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R. T. Kendall: Holy Fire, reviewed by Tony Richie

In the very center of Holy Fire Kendall gives his personal testimony. As much of my own work tends to affirm the importance of testimony, I paid special attention to this chapter. Kendall’s testimony is inspiring. It’s instructive too. It’s honest but humbling as well. And it has an aura of the holy. It has “holy fire” in it! After reading it one is clear that Kendall isn’t a typical Reformed Christian or a typical Charismatic Christian. However, he certainly is a Reformed Charismatic Christian. When he talks about either or both he is, as the anthropologists say, a participant observer. Kendall isn’t a passive bystander but a passionate participant. And yet he’s no less an astute observer. He’s an insider in both worlds. He’s involved in both realities. In him they’re one. For R.T. Kendall the biblical and historic Christian faith has a Reformed head and a Charismatic heart. Personally, I don’t quite agree with that; but, I do deeply respect and appreciate it in his faith journey and life testimony. Unlike John MacArthur, I don’t doubt that it’s really real.

At this point in his book Kendall tackles cessationism head-on. In spite of the polemical nature of this book, especially its fundamental argument with cessationist views, Kendal remains respectful. He calmly employs Scripture, history, and real life experiences to place the debate in a kinder perspective. Kendall blames the rise of cessationism among Protestants on the overly intellectual nature of the early Reformers and the unstable and eccentric character of charismatic representatives of the time. However, it continues today at least in part due to the fault of flamboyant and downright flakey styles of ministry among many Pentecostals and Charismatics, especially on Christian television programming. Cessationism has also become a dogma for some denominational sectors of Christianity (notably, Reformed and conservative Evangelicals). Kendall describes cessationism as a hypothesis. A hypothesis is not a biblically grounded doctrine but more of an interpretative theoretical grid. A hypothesis shouldn’t be turned into a dogma (ala MacArthur!).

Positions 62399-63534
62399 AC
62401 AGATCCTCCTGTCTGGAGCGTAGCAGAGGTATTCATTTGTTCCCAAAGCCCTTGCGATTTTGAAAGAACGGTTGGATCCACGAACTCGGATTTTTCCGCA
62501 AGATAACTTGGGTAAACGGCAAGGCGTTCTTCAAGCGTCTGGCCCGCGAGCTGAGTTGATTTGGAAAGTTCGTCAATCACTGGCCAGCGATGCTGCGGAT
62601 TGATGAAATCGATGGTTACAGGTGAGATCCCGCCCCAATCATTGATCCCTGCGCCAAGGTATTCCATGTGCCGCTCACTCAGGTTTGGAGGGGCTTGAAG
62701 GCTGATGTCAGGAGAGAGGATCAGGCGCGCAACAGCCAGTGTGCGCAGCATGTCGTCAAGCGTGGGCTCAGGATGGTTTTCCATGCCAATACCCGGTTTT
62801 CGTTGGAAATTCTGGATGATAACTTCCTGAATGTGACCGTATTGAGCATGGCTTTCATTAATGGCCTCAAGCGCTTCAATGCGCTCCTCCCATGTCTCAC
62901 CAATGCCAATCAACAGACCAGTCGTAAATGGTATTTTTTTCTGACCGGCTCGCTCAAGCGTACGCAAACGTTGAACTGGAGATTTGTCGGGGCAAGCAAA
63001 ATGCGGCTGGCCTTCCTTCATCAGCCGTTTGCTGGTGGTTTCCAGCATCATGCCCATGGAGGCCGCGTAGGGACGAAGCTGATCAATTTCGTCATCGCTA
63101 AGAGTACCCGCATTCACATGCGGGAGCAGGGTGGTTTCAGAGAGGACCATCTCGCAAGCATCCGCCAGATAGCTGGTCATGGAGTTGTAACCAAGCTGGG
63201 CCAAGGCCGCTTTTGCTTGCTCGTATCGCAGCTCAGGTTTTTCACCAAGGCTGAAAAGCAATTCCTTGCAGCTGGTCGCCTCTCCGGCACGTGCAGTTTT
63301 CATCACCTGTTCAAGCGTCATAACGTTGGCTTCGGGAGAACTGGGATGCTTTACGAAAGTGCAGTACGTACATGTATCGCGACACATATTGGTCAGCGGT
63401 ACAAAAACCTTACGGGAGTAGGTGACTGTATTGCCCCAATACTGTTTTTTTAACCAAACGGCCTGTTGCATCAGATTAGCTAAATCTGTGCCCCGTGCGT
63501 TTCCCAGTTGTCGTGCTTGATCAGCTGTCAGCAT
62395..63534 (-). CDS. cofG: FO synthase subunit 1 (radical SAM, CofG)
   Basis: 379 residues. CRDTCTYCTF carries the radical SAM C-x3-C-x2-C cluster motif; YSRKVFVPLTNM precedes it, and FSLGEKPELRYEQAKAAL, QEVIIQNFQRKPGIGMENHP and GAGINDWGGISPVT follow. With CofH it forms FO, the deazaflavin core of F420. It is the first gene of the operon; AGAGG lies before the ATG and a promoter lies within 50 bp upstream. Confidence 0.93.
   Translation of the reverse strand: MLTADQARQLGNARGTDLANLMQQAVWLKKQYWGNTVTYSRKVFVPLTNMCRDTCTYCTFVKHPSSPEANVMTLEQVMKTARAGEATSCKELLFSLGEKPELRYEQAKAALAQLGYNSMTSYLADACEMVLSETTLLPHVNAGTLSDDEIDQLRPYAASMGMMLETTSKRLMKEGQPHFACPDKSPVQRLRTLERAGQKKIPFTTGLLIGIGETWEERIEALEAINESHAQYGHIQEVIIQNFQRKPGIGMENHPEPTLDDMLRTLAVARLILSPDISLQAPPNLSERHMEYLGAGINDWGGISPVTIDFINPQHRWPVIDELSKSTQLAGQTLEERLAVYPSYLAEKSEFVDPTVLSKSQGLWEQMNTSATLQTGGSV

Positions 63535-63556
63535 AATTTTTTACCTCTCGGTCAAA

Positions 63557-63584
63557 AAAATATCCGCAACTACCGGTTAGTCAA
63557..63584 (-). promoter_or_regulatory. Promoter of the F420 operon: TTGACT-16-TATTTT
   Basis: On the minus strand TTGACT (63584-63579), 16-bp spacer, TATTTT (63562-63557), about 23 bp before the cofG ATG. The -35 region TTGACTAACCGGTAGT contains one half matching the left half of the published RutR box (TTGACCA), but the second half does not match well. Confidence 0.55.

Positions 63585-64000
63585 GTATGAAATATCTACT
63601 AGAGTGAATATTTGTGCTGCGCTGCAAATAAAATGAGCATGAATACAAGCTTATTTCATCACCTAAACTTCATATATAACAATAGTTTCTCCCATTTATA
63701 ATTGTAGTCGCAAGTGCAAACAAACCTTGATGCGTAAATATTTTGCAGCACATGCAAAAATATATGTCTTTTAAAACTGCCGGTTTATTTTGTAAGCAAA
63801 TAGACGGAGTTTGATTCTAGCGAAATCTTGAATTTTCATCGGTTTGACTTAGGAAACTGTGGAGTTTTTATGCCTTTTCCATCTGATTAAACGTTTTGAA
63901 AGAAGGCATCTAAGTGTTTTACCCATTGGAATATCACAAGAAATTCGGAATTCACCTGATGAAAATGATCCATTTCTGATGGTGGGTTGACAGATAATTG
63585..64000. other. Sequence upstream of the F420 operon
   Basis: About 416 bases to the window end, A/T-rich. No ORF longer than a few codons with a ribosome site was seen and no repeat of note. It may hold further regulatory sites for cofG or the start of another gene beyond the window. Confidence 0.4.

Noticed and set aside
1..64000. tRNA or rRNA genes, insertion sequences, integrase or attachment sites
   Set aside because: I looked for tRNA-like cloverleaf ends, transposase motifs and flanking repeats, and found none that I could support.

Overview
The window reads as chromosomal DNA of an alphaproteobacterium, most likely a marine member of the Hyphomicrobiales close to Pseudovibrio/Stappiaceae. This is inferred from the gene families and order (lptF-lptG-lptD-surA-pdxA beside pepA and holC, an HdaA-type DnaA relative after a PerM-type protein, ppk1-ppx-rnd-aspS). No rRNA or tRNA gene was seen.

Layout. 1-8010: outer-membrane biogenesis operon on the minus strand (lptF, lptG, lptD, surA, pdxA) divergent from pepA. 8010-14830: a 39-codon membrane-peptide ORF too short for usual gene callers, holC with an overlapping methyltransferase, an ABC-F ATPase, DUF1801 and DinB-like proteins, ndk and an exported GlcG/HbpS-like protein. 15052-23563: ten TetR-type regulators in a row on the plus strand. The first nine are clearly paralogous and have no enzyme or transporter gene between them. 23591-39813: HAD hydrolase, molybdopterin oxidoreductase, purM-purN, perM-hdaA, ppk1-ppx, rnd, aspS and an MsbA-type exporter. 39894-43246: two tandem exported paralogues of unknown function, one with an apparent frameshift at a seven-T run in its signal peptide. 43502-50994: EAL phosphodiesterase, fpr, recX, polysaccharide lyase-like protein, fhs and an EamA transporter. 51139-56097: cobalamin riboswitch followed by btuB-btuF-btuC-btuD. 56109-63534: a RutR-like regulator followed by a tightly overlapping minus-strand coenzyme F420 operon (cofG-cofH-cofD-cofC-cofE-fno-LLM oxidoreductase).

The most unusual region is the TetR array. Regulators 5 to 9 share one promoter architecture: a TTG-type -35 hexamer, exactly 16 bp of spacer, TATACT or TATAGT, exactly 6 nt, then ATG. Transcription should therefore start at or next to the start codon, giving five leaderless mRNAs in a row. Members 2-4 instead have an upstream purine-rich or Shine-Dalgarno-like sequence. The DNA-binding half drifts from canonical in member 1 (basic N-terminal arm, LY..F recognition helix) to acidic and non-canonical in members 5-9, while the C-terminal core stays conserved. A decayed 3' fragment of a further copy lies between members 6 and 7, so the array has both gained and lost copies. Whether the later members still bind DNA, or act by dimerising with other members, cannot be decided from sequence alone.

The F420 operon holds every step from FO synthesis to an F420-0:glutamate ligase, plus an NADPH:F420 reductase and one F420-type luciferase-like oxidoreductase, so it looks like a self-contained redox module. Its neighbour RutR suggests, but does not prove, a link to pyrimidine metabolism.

Kendall reminds that it’s the nature of the miraculous, whether speaking of the resurrection of Christ or divine healing today, to leave room for the decision of faith and the internal witness or vindication of the Holy Spirit. That’s a telling point. Does it imply that the same attitude of unbelief may be evident in those who rejected Christ’s resurrection in the New Testament and those who reject the charismata today? That’s too strong. Kendall doesn’t draw that conclusion. Yet it gives cause for pause. There were those who accepted the miraculous in ancient Israelite history but not in contemporary (for them) times (the New Testament age). It seems there are always those willing to acknowledge the miraculous at some other time and place so long as it isn’t here and now! Whether they’re cessationist or deists (a comparison Kendall does make), it’s the same story. At the least, the subtle parallel should encourage cessationists today to use some reserve. No wonder a key verse for Pentecostal and Charismatic Christians, and for Kendall, is “Jesus Christ is the same yesterday, today, and forever” (Hebrews 13:8).

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Category: Spirit, Spring 2014

About the Author: Tony Richie, D.Min, Ph.D., is missionary teacher at SEMISUD (Quito, Ecuador) and adjunct professor at the Pentecostal Theological Seminary (Cleveland, TN). Dr. Richie is an Ordained Bishop in the Church of God, and Senior Pastor at New Harvest in Knoxville, TN. He has served the Society for Pentecostal Studies as Ecumenical Studies Interest Group Leader and is currently Liaison to the Interfaith Relations Commission of the National Council of Churches (USA), and represents Pentecostals with Interreligious Dialogue and Cooperation of the World Council of Churches and the Commission of the Churches on International Affairs. He is the author of Speaking by the Spirit: A Pentecostal Model for Interreligious Dialogue (Emeth Press, 2011) and Toward a Pentecostal Theology of Religions: Encountering Cornelius Today (CPT Press, 2013) as well as several journal articles and books chapters on Pentecostal theology and experience.

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